Groundwater means groundwater that is not directly influenced by the surface water above it. The groundwater is isolated from surface groundwater by thick layers of rock or sediment that filter the ground water before it reaches the groundwater aquifer. Such groundwater is often considered less vulnerable to pollution by chemicals and organic waste. Groundwater Under Direct Influence refers to groundwater that is not protected from the surface water above it, and which consequently contains groundwater contaminants, such as chemicals, insects, microorganisms, algae, or turbidity. This kind of water requires more extensive treatment before it is fit for use. So does surface water. Groundwater is a limited resource, however, that sometimes takes hundreds, if not thousands, of years to percolate into underground aquifers. Overuse can deplete it. (See here.)
In 2018, groundwater systems constituted 84.5% of the total number of systems, but they served only 37.1% of the population. On the other hand, surface systems constituted 15.2% of the systems, but served 62.4% of the population. Table 3 shows the population served by water source.
Most of the water systems in Missouri source their water from groundwater, only a few from ground water under direct influence. However, the source serving the largest population is surface water. Specifically, the Missouri River is the water source for much of the Kansas City and St. Louis metropolitan areas. More than half of Missouri’s population is served by water either from the Missouri River Alluvial Aquifer or water from the river itself.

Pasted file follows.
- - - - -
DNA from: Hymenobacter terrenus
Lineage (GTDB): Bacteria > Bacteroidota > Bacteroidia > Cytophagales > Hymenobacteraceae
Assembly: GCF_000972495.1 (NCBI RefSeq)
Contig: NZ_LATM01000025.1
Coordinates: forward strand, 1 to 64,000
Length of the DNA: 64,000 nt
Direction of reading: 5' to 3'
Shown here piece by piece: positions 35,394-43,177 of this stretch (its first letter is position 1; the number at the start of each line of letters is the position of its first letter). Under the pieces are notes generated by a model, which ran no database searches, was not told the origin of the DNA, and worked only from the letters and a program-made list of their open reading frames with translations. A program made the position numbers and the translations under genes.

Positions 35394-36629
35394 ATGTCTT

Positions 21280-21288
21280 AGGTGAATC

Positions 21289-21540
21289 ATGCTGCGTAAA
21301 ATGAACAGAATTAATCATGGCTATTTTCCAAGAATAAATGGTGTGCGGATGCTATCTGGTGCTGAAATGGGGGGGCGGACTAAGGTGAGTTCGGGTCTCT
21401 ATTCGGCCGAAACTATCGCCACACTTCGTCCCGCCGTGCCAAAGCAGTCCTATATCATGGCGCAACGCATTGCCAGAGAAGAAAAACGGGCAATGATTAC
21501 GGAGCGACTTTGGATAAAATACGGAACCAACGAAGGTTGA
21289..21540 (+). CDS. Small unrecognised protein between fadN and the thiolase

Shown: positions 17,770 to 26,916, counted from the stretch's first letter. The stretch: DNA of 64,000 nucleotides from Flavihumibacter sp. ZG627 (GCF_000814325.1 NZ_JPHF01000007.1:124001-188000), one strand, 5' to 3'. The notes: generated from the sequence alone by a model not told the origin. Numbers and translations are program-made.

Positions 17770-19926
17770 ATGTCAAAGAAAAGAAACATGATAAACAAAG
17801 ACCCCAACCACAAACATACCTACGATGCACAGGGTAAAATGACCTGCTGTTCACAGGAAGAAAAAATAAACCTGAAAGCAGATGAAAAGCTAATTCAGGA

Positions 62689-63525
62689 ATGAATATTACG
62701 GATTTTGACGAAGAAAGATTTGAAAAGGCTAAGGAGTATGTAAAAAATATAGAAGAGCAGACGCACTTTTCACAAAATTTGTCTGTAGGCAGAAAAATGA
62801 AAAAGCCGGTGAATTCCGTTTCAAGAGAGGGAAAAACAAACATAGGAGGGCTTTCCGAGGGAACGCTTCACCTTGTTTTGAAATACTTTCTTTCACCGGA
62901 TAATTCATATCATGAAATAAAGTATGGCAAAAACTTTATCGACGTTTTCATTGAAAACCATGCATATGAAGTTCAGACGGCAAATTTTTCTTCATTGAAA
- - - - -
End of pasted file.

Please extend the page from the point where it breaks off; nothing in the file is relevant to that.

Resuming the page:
Missouri Department of Natural Resources. 2013. 2013 Census of Missouri Public Water Systems. Downloaded 2018-06-13 from https://dnr.mo.gov/env/wpp/census.htm.
Missouri Department of Natural Resources. 2014. 2014 Census of Missouri Public Water Systems. Downloaded 2018-06-13 from https://dnr.mo.gov/env/wpp/census.htm.
Missouri Department of Natural Resources. 2015. Census of Missouri Public Water Systems, 2015. Downloaded 2018-06-13 from https://dnr.mo.gov/env/wpp/census.htm.
Missouri Department of Natural Resources. 2016. 2016 Census of Missouri Public Water Systems. Downloaded 2018-06-13 from https://dnr.mo.gov/env/wpp/census.htm.
Missouri Department of Natural Resources. 2017. 2017 Census of Missouri Public Water Systems. Downloaded 2018-06-13 from https://dnr.mo.gov/env/wpp/census.htm.
Missouri Department of Natural Resources. 2018. 2018 Census of Missouri Public Water Systems. Downloaded 2018-06-13 from https://dnr.mo.gov/env/wpp/census.htm.
In 2014 and 2015 toxic algal blooms on Lake Erie caused the City of Toledo to warn residents not to drink the city’s public water. This algal bloom has become a more-or-less annual event.